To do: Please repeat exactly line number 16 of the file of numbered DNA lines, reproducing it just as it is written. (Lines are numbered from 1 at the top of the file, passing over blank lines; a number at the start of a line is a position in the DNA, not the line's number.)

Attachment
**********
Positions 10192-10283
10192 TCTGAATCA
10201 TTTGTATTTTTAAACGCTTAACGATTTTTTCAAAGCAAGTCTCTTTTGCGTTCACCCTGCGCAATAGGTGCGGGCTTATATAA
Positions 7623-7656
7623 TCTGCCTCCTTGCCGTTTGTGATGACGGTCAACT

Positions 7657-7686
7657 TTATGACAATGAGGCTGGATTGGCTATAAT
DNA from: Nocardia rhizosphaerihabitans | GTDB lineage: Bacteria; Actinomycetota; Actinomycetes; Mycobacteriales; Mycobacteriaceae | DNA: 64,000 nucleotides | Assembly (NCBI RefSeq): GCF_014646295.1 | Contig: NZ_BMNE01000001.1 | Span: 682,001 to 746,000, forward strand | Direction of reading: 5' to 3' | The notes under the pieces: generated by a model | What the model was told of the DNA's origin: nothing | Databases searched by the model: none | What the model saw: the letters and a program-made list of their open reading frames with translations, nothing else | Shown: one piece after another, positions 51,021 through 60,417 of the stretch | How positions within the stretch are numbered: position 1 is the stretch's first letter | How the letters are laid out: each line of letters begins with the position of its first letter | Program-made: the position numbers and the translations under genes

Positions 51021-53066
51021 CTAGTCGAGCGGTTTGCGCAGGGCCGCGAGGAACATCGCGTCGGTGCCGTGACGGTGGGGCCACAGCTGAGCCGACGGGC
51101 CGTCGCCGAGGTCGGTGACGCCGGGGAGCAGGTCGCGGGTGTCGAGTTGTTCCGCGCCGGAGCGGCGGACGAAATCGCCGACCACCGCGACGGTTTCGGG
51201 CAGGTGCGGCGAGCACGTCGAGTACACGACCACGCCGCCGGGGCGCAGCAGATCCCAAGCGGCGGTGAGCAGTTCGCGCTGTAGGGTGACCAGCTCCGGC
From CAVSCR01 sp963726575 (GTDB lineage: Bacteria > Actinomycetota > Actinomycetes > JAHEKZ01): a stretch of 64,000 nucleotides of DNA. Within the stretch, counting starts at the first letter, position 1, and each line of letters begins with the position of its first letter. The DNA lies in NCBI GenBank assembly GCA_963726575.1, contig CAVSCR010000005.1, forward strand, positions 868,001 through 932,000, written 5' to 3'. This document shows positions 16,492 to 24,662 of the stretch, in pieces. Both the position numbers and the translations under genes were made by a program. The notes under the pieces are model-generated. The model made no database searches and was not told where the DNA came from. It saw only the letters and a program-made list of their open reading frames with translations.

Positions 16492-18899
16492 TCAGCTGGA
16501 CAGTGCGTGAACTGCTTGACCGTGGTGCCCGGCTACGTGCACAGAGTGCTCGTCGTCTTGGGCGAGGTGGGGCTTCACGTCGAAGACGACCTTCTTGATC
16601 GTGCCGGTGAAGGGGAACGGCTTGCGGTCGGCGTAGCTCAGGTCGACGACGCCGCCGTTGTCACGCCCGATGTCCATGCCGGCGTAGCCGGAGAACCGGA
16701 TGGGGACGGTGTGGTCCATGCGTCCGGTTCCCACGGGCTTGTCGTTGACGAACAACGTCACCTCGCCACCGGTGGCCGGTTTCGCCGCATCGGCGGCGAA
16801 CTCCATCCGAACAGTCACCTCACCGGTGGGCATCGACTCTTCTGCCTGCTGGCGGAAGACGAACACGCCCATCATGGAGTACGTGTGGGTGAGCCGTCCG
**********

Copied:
16501 CAGTGCGTGAACTGCTTGACCGTGGTGCCCGGCTACGTGCACAGAGTGCTCGTCGTCTTGGGCGAGGTGGGGCTTCACGTCGAAGACGACCTTCTTGATC